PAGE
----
The Courier News from Blytheville, Arkansas on November 16, 1949 · Page 7
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The Courier News from Blytheville, Arkansas · Page 7

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Blytheville, Arkansas
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Wednesday, November 16, 1949
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Page 7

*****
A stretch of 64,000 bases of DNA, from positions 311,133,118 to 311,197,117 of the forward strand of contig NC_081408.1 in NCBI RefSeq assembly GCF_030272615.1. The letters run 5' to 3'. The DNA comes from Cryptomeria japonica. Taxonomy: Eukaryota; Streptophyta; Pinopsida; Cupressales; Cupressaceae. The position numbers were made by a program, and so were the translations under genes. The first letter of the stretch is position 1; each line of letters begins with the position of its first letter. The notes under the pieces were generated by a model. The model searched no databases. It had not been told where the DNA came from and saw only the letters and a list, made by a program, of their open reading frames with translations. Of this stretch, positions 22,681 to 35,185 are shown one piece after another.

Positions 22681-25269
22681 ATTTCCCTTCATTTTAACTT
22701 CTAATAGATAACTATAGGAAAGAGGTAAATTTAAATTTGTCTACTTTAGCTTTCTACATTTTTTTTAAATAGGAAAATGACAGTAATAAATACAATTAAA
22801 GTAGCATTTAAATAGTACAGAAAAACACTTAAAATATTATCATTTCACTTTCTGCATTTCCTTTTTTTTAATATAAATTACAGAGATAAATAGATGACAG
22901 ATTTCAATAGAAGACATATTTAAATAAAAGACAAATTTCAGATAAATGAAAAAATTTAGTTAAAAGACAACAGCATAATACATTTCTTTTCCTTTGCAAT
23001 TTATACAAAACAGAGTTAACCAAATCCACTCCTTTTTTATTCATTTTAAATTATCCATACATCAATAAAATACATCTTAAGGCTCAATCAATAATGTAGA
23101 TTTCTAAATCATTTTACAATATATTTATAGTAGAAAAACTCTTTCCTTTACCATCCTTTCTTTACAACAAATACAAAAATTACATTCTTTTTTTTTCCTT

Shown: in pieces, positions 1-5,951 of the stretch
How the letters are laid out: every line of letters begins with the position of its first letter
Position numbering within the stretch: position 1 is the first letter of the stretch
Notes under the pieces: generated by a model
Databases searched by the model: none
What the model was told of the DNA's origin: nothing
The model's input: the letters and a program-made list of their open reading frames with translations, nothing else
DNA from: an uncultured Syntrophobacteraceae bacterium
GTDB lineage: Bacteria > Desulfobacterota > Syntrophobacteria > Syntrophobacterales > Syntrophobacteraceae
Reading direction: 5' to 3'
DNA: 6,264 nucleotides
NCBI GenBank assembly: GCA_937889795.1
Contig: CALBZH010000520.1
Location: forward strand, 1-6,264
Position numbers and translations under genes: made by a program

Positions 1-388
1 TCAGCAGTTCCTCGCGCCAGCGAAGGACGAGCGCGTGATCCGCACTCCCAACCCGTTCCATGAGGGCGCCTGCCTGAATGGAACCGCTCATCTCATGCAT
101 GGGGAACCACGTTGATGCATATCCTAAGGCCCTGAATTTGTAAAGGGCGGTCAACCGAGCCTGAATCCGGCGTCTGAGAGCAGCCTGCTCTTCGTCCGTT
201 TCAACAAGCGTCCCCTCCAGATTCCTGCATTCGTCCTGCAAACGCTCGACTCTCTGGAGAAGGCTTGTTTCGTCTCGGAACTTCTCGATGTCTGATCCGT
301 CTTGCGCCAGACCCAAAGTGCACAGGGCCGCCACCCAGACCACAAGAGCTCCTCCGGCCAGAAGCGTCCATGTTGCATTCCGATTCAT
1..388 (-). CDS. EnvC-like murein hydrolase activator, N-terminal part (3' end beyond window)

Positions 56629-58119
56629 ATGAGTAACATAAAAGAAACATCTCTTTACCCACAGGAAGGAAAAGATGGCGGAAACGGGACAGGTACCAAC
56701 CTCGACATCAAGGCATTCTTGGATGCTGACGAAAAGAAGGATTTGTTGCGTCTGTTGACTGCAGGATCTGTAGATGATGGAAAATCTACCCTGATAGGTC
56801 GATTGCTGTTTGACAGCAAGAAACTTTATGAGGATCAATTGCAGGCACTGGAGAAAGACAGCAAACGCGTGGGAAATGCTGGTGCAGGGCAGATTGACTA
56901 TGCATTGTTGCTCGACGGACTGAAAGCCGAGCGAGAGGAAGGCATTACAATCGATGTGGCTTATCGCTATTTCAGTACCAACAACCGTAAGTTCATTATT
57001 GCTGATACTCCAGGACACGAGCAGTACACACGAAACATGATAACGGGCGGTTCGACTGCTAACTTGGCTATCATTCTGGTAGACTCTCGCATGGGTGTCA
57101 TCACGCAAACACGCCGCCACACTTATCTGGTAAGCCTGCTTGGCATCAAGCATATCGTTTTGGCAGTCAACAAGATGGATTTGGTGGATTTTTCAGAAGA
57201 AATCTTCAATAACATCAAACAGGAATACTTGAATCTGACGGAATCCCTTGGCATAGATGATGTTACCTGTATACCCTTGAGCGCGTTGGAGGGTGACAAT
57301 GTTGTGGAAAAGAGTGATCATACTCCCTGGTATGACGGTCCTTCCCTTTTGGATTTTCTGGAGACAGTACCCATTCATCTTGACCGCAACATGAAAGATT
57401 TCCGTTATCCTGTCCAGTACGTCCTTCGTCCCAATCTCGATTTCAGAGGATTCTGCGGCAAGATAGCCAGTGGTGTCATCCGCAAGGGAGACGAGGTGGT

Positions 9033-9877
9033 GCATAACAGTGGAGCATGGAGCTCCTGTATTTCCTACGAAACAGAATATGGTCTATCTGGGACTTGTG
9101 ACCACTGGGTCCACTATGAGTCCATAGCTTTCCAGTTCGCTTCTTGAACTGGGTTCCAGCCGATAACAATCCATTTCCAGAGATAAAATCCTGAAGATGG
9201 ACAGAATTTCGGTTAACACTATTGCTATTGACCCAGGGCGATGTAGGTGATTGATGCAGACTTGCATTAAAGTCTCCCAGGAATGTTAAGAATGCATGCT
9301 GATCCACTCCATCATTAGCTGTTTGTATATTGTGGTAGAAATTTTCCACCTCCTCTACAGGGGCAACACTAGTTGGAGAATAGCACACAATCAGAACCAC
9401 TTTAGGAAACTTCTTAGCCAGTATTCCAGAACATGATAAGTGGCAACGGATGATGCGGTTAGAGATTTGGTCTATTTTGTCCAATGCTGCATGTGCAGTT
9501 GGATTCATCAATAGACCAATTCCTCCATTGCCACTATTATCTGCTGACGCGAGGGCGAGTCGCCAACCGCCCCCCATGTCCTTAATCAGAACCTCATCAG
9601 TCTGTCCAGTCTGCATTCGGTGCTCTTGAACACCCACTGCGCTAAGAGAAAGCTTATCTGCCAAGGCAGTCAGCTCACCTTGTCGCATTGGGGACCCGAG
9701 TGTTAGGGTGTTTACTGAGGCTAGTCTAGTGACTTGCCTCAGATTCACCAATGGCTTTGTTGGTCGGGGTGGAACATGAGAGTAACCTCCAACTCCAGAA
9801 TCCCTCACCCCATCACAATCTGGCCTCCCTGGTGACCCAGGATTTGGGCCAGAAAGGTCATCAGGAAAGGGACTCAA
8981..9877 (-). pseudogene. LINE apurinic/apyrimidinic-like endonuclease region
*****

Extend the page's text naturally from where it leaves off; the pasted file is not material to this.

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WEDNESDAY, NOVEMBER 16, 1049 ™,YTHKVII,LE (ARK.1 COURIER NEWS PARK SEVEN Townsend Raps Labor Pensions $20p-a-Month Plan Originator Has New Old-Age Relief Idea By DOYJ.E SMEE NBA Staff Correspondent CLEVELAND —(NBA)— The picture In the newspaper showed Jubilant Bethlehem steel workers cheering over news that their strike had won them 5100-a-month pensions. A lean, white-haired old doctor looked at the newspicture a no* shook his head sadly. "These labor people don't realize what they're after," lie said (irmly. "What they want is security and « - I maintain they won't get it that Vi'ay." Tills ancient crusader— ni: Francis E. Townsend—thinks lie knows a better way. He has thought so since 1033 when, after watching three old women scrounge food from a • garbage can, he wrote a letter to a Long Beach, Calif., newspaper. The letter suggested that the government retire every- Iwily (except criminals) at age GO on a $200-a-month pension. To the everlasting surprise ol its author, the letter launched the Townsend Plan for Old-Age Pensions. It boomed, but he nevei was able to put It over. Now be ' has a new plan, submitted Co the 8!st Congress, which he confidently expects will be debated on the House floor during the up-coming session. The other day Dr. Townsed was visiting his only son, Robert, it Cleveland and attending a roum of celebrations of the Townsem Plan's 10th birthday. Robert is the national treasurer of what Is now the ."Towiiscnd Plan for Natlona Insurance." A midwestern country . doctor who turned political economist, the •-• elder Townsend still bangs out pieces for the plan's weekly newspaper with the energy of a c«u reporter, although he is 82. He continually repeats his amazement at the way the plan caught t on—as it did among the aged, at any rate. • ' Jenefils of Large business Cited Du font Official Points to Research That Is Carried on WASHINGTON, Nov. 16— (if)— A Du Pont "big busines" m»n said yesterday that small business can wosper through the expensive research possible only for large corporation to conduct. The statement came from Crawford H, Grecnwalt, president of E. I. Du Pont de Nemours & Company. He was called as a witness by a -House Judiciary subcommittee studying the question of monoply power. Qreenwalt, In his prepared text, took issue with what he called a developing thought-patern which holds that bigness in itself is a violation of anti-trust laws. He said the customer alone determines how big any company should be. Small and large business can help each other, Greenwalt said ex plaining: 'The best opportunity for small business lies In the horizons opened for them by the basic new developments offered by large business—the nylons, cellophanes, ete Here they can and have prospered Jhere are opportunities by thousands." Orecnwalt said that Du Pont research projects, such as those In llophane and nylon, are "a costly uslness at best." He estimated "not more than one in 20 of research investigation ever ngs the cash register." 77 Killed in Typhoon MANILA, Nov. 18. (/P)—The Red ross reported last night the bodies I 177 more persons killed In the Oct. 31-Nov. 1 typhoon had been ccovcred In Knbankalan, Ncgros Occidental Province. This raised the toll to 976 In the Central Philippines, Including some 460 missing arid presumed dead. Plywood is used extensively In the construction of motion picture set*. EZIO PINZA, famous singing slar of "Soulh Pacific", say*: 1 serve finer-tasting SCHENLEY for an enclianted LESSON IN SAFETY—A more powerful plea for traffic safety could hardly be found •lhan this tragic tableau caught by a photographer in New Hyde Park, N. Y. While the youngster's bicycle rests against the bumper of the car which struck him down, first aid is given to Bobbie Schuman; age 10. The boy suffered a broken leg and serious internal injuries. Three months after his initial letter to the editor, Townsend. "the new prophet of plenty," had 70,000 signatures on a petition vjllich would make his plan the law of the land. Within three jears, "Townsend Clubs" were located all over the country, and the movement touched off a Congressional investigation. Dr. Townsend stalked out of hearings and was on the verge of jail for contempt, when President Roosevelt pardoned him. In 1939, a Townsend plan bill was defeated 302 to 07 in the House of Representatives, political observers, however, credited the "Townsend appeal" with setting the stage for liberalizing the Social Security, A.ct, . -although Dr. Townsencl always has criticized Social Security. During the war the movement waned, but now there is a drive underway to "triple the membership" by January, 1950. Estimates of present membership run vaguely to 5,000,000, but Treasurer Bob Townsend claims "infinitely more followers." » • • The great hope of the Towu- jf fiendiles today is a new bill (HR T" 2135) buried In the House Ways and Means Committee. Unlike the I old Townsend plan, it does not! call for payment of a "fixed" pension. Instead, it would divide a- inong the aged and infirm all the proceeds from a three per cent gross income tax, Townsend followers will make a big push to get I1R 2135 out of committee during the next Congress. Already they claim 179 of the 218 signatures needed. The kicker in. the new plan, as In older tines, is the requirement that a Pensioner must spend all the money lie gets within 30 days. "We want to make good marketers out of the 12 or 15 million old folks," Dr. Townsend said. "If they had money to spend there would be no depressions." •- \ » * » The doctor thought he had some pointers for labor in his percentage tax on all incomes. "W h y don't they get wise enough to demand that wages be tied to the monthly volume of business done? he wanted to know. The fault of strike-bought pensions, Dr. Townsend explained, Is that even though workers get the high svugcs nnd pensions they want, they still can't control the price system. The only possible bug Dr Townsend sees in his old-age insurance plan—opponents say they see plenty of them—is the chance Negroes to Seek Better Educational Facilities LITTLE ROCK, Nov. 16—(^Pi- Arkansas Negro College officials vill seek improvement of education facilities for their race in the itate. An organization composed of )residents, deans nd registrars of ive Negro colleges Is to be former at a meeting here Dec. 12. Plans for the group were worked for a meeting here of presidents or five schools, the A. M. and N. College for Negroes, pine Bluff, and Philander Smith college, Little Rock, four-year schools, and Arkansas Baptist and Dunbar Colleges, Little Hock, and Shorter College, North Little Rock', Junior colleges. Man Opens Door, Finds Bear Confronting Him TROCKFORD, Tenn., NOV. 16— (jTj—What would yon do If you opened the front door to find a big black bear, staring you in the face? Fred Davis says he slammed the door shut, and quick. Davis says the bear, apparently fugitive from the nearby Smoky Mountains, rang the doorbbell his home in the dead of night. Since that incident, severa nights ago, Davis says he has seen Bruin three times. Hunting dogs were summonei but they fatted to pick up th bear's trail. Napoleon Bonaparte Just Now Retiring CHICAGO — <fl"h- The Rock Island railroad sends word that Napoleon Bonaparte has retired, Bonaparte, 56, has worked with a maintenance crew since 1020. pose of surplus products. And as for • hoarding that monthly allotment, he said, "why should people hoard If they know of overproduction. But he's sure they've got a guaranteed income we can always find a way to dis- for life?" Sea Serpent Discovered On Beach at Banhury BUNBURY, Australia -~ W)— rare great oar or ribbon fish, com monly called a sea serpent, h:i been washed up on the beach hen Fifteen feet long and 13 Inche at its widest point, the fish has a small head, long sucker mouth, big gills, a long pink crest and two long thick feelers protruding beneath its mouth. A pink fin runs the length of Its body, which Is heavily coated with phosphorus and Valuable Painting Found y Artistic Boilermaker LOS ANGELES —W)— Poking irough a rubbish heap paid off >r Joseph Padore, a Boilermaker ith artistic leanings- He turned up a painting identl- ied as a 250-year-old work by an tallan artist, vlncenzo Oleottl. tnl Bernay, Los Angeles art deal- r engaged to restore 'the picture, aid it is a copy of a masterpiece done in lliOO by Andrea Del SarU). vhlch now hangs in the Palazzo 'ittl museum in Florence. It dep- cts the Holy Family. Bernay estimated the painting to be worth at least $2,000 and theor- zed that 'it was discarded by a :amily unaware of Its worth. The colors, he said, have retained thelr origlnal richness and warmth. The finder. Padore, Is a. painter himself and has done a mural for his church. HAS "GREEN THUMB"Although nearlng his 100th birthday, Dave Bringle of Os-= wego, Kons., still works actively In his garden. His "green thumb" produced enough vegetables this season for he and his daughter to can 100 quarts. A'great-great grandfather, Bringle will soon attend his son's golden wedding celebration. HifE BlEriOIU YiHISKY 86 PIMF. 85% CS*IN KlUIRAl SPIRITS. 1CNEHIH OlSUIBylOIS. I«C., I.I.I. Student Money Troubles Eased by Rutgers Aid NEW BRUNSWICK, N. J. —</P|— Money aid to students who do not have to pay back loans has been tried by Rutgers University.' Most students do pay back the money and effective aid Is given, a report on the project says. The aid is given' students, who need small s\ims—$25 to }50—to stay In school. Such a loan often can fix money troubles and put the student at case. There is no Interest and no time limit on repayment. He Is not compelled to pay It back. Sometimes years pass before payment. But very few loans are not repaid, Rutgers says. doted with large has no scales. black spots. It The oil industry in the United States gives work to nearly 2,000,000 persons. 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